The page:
Administration of 75% methanolic extract of Phyllanthus amarus at doses 250 and 750 mg/kg body weight significantly reduced the myelosuppression caused by cyclophosphamide. It improved the WBC count, bone marrow cellularity and the number of maturing monocytes. It reinstated glutathione levels.  When administered simultaneously with cyclophosphamide it did not interfere with anticancer activity of cyclophosphamide but reduced its toxic effects thus exhibiting chemoprotective activity. [50]
When given orally to male mice the aqueous crude extract causes varying degrees of declining in fertility. When given orally to female rats at the dose of 100 mg/kg bodyweight for 30 days, the alcoholic extract of the whole plant shows significant contraceptive effect.
The methanol extract of the leaves of Phyllanthus amarus (Dose: 50 to 800 mg/kg) caused a significant decrease in the elevated levels of total cholesterol, AST, ALT, urea, uric acid, alkaline and acid phosphatases, thus exhibiting cardioprotective, hepatoprotective and nephroprotective properties. [51]
Molecular formula:  C27H30O16 
Structural formula:

Other names:  Rutoside, Phytomelin, Sophorin, Birutan, Eldrin and many more.
Rutin is the glycoside between the flavonol quercetin and the disaccharide rutinose. Its chemical structure is very much similar to that of quercetin.  
Rutin is a plant pigment found in fruits and vegetables and contributes to the antibacterial properties of the plants.
Rutin is anti-inflammatory, stronger anti-oxidant than quercetin. Rutin inhibits platelet aggregation, decreases capillary permeability and improves circulation. It inhibits vascular endothelial growth factor, thus inhibiting angiogenesis in tumors.
In rats rutin increases iodine uptake by thyroid without raising serum T3 T4. [52]

Molecular formula: C15H10O7
Strucural formula:

Quercetin is a flavonoid (plant pigment)
Quercetin is found in fruits, vegetables, leaves, grains and various types of honey. It is found in red wine, onions, green tea, apples, berries, Ginkgo biloba and St. John’s wort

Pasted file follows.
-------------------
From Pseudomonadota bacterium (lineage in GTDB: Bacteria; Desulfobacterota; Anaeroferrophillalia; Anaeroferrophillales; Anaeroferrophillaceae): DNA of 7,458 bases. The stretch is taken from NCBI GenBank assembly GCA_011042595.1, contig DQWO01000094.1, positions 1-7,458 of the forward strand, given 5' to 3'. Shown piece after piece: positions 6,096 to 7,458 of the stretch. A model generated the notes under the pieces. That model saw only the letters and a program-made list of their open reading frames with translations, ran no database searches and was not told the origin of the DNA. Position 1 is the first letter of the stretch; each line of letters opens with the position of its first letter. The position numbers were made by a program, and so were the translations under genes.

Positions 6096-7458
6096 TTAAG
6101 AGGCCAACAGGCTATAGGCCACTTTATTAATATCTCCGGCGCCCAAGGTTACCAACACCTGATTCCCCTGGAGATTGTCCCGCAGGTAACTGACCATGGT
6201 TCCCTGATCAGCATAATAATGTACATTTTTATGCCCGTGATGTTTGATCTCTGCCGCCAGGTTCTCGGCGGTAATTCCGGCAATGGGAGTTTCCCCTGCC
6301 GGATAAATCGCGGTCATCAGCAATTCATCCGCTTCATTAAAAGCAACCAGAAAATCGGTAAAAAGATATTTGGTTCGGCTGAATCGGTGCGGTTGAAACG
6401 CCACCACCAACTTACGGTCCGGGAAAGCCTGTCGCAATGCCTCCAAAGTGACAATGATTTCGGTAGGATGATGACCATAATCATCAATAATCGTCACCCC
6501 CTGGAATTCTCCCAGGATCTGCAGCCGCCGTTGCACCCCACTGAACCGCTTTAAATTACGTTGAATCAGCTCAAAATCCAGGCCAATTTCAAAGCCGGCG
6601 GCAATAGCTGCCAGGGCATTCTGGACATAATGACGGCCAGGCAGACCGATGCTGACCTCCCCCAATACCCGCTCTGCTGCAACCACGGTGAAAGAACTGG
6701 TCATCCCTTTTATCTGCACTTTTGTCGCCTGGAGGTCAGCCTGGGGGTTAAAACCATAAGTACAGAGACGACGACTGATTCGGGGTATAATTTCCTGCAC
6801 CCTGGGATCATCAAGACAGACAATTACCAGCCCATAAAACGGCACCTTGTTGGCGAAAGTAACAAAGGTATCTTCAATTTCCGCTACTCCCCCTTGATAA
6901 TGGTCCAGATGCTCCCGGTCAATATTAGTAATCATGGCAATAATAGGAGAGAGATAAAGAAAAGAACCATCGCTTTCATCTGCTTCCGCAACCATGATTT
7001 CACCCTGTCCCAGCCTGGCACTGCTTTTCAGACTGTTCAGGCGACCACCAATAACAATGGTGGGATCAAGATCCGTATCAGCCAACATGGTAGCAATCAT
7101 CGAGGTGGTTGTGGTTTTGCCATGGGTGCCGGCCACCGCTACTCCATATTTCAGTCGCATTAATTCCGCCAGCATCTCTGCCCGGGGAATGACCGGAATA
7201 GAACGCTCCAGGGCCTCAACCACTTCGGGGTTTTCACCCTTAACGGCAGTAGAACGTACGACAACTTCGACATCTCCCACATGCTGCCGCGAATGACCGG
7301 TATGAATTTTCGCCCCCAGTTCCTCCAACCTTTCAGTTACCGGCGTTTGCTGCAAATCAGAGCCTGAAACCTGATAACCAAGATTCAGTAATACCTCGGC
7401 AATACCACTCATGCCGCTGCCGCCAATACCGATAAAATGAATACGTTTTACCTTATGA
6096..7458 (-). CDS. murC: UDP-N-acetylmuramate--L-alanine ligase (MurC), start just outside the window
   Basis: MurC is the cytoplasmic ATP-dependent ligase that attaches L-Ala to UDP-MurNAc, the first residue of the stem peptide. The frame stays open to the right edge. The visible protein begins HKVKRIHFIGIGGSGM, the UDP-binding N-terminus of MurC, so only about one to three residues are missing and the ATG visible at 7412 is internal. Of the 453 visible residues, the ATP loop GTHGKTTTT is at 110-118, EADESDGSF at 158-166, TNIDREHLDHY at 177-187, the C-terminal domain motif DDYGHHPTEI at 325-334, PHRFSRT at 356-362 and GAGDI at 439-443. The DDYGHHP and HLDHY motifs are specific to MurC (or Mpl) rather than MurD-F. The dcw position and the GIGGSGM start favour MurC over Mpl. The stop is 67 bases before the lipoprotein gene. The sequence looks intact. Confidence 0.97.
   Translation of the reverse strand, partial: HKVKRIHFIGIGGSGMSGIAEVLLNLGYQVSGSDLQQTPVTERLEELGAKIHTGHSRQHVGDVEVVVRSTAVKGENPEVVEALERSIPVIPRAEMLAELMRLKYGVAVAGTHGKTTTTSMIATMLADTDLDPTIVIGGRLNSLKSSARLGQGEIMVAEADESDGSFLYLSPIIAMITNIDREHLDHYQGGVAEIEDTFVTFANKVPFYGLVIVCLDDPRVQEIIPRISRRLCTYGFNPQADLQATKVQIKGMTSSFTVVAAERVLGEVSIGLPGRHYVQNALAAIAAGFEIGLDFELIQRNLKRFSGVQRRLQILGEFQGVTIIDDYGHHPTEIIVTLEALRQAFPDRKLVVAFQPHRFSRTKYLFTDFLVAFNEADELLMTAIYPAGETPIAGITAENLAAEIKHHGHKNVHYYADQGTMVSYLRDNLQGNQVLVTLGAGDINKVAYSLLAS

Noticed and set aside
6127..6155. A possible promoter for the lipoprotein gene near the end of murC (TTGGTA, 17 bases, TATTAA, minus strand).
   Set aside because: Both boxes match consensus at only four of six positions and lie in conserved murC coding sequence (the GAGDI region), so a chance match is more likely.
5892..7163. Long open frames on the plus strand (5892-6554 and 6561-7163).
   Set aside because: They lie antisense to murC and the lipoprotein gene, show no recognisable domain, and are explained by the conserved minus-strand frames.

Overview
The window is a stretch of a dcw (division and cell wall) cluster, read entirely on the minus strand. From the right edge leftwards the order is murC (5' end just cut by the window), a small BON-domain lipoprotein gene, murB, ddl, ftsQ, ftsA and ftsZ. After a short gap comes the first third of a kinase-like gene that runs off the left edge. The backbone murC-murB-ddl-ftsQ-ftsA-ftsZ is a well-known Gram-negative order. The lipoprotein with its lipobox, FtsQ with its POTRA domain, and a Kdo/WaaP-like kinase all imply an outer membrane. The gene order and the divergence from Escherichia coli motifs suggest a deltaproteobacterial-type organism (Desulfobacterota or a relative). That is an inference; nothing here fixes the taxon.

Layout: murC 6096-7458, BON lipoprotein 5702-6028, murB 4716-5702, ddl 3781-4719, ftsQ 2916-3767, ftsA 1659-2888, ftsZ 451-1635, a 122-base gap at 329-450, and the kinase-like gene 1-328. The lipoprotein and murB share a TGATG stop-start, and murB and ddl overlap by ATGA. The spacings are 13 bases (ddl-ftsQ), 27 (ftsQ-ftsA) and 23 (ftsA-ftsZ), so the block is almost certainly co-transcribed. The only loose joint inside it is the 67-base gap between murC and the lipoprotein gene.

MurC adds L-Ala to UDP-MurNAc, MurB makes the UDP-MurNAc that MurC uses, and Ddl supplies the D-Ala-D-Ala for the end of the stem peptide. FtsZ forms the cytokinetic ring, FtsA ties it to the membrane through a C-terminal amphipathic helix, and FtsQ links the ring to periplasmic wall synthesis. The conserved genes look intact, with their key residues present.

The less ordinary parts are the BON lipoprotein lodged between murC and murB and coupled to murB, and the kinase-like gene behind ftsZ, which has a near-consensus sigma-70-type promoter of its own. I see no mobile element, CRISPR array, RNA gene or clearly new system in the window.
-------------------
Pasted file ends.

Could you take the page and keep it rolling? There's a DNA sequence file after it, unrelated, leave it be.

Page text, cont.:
It is used in beverages and as a food supplements. [54]
Quercetin is anti-inflammatory (hence used in fibromyalgia rheumatoid arthritis and gout). It is anti-oxidant. It is anti-microbial and anti-viral. It inhibits reverse transcriptase, part of the replication process of retrovirus. It is anti-allergic hence is used in hay fever, bronchial asthma and eczema. It is used to treat diabetes and metabolic syndrome. It is Monoamine-Oxidase (MAO) inhibitor. It is used in treating dyslipidemia and atherosclerosis. It is also used to boost immunity, increase endurance and improve athletic performance
Quercetin competitively binds to bacterial DNA gyrase. Hence it is contraindicated with some antibiotics especially fluoroquinolones. [55]

Quercetin and Alcoholic Liver Disease

Disorder of lipid metabolism and oxidative stress are the important factors in the pathogenesis and progression of Alcoholic Liver Disease (ALD). The mitochondria compartment of the hepatocytes is the main target of this oxidative stress. Therefore antioxidants and free radical scavengers should counter this damage
In animals pretreated with quercetin, ethnol-stimulated mitochondrial dysfunction was ameliorated. [56]
Quercetin downregulates the ethanol-induced expression of glutathionine peroxidase 4 (GPX4). Quercetin reduces the ethanol-induced expression of SUPEROXIDE DISMUTASE (SOD)2 to downregulate the expression of Gadd45b which can damage DNA of hepatocytes which in turn culminates in ALD. [57]

Quercetin against HCV Infection

Quercetin and its five derivatives have shown selective anti-HCV activity. These molecules by inhibiting NS3 and heat shock proteins suppress the replication of hepatitis C virus. (Heat shock proteins are essential for HCV replication). Quercetin has a direct inhibitory action on HCV NS3 protease. The inhibition of NS3 by quercetin is dose dependent. [58], [59]

Quercetin against HBV Infection